It is well documented that acute carbohydrate (CHO) supplementation can enhance exercise performance across a range of exercise intensities and durations. Yet, less is known about CHO supplementation during maximal sprint interval exercise (SIE) - the performance of exercise at an ‘all-out’ or ‘supramaximal’ effort, separated by periods of active or passive recovery.
Only a few studies have investigated the effects of CHO ingestion on repeated maximal SIE performance and associated physiological responses. These previous studies have reported a beneficial effect of acute CHO ingestion on repeated sprint performance versus placebo, versus CHO and caffeine combined, and versus CHO mouth rinse conditions.
However, possibly the most frequently used SIE protocol for anaerobic/aerobic training involves several consecutive 30 second maximal efforts, separated by ≥ 3 min of passive recovery and no studies have investigated the role of CHO supplementation with interval durations of 30 seconds.
The purpose of the present investigation was to assess the effects of acute CHO supplementation during repeated, longer duration, maximal sprint interval exercise, on indices of cycling performance and associated physiological responses.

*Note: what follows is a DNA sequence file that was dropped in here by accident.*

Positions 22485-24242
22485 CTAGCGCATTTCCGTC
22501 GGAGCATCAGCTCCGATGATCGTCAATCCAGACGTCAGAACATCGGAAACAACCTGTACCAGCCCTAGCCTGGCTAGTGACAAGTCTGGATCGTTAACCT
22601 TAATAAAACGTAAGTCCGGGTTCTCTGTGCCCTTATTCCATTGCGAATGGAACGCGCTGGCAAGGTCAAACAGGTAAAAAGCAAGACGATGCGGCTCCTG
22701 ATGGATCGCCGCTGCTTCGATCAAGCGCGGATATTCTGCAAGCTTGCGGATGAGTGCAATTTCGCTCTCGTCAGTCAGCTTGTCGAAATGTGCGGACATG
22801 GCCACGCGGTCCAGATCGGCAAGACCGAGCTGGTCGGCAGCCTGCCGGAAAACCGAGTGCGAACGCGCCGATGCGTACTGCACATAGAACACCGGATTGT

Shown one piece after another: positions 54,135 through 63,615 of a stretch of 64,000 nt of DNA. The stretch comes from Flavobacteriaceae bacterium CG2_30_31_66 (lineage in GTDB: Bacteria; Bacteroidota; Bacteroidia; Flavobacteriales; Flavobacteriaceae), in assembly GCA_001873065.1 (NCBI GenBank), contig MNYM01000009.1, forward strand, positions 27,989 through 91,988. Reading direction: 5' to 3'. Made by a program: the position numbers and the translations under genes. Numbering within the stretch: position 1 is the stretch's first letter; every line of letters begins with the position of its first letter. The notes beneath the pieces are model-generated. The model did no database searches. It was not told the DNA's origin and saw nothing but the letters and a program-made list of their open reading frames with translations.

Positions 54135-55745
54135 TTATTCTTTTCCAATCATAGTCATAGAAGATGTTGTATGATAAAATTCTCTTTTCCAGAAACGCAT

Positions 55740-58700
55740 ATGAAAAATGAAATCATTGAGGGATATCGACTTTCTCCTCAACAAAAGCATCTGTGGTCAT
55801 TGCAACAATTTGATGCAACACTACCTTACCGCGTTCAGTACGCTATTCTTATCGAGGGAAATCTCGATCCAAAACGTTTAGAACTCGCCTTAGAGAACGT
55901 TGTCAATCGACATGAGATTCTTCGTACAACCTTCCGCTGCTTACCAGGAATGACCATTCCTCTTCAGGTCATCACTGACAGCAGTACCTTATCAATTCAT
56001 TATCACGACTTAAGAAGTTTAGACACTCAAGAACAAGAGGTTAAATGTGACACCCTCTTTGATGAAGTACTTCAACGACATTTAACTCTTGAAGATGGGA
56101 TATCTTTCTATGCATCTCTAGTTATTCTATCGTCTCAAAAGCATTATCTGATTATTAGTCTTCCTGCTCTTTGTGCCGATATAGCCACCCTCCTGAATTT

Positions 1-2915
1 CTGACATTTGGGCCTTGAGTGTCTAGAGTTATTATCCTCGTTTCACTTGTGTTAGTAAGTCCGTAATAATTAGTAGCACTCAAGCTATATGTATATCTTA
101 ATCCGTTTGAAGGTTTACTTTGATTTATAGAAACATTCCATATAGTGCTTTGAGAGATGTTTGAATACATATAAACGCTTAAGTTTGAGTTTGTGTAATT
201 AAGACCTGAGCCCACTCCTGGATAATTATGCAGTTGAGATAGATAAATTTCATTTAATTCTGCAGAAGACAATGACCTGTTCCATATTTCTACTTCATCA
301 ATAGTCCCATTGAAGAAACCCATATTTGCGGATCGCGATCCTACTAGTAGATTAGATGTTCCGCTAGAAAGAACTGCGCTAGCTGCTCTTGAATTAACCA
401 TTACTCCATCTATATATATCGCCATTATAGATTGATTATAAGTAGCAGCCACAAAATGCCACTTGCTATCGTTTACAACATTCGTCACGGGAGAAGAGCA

Ulster Uni researchers therefore carried out a study on 15 active young adults which compared the influence of carbohydrate consumption versus a placebo during interval durations of 30 seconds.
The study report, published in Nutrients, concludes that CHO ingestion has no impact on performance or physiological responses.
"These findings question the potential ergogenic value of CHO for repeated maximal sprint performance for SIE of longer durations than previously observed in literature. This study also provides novel insights with specific reference to performance during intervals of longer duration, which until now, have not been reported. Thus, the results of the study are important to consider when fuelling for training and performance."
The randomised, double-blind, placebo controlled, crossover study using a sample of fifteen physically active (moderate intensity physical activity at least 2–3 times per week) males and females, aged 20-24.
They were randomised into two conditions: carbohydrate supplementation and placebo. Participants each visited the laboratory on two occasions to perform a bout of SIE (4 × 30 s maximal sprints on WattBike). Ten minutes prior to and during the bout of SIE, participants consumed either a carbohydrate solution or a placebo. Participants were asked to maintain an identical nutritional intake 24 h before each visit to the lab, with participants’ last food intake (breakfast) about three hours prior to exercise.
Pre-exercise blood lactate and heart rate were taken at rest, following completion of the warm-up and approximately one minute prior to SIE. Participants then performed four bouts of SIE, consisting of repeated maximal effort for 30 seconds at a standardised air resistance of level 6, followed by 3.5 minutes of passive recovery following each interval.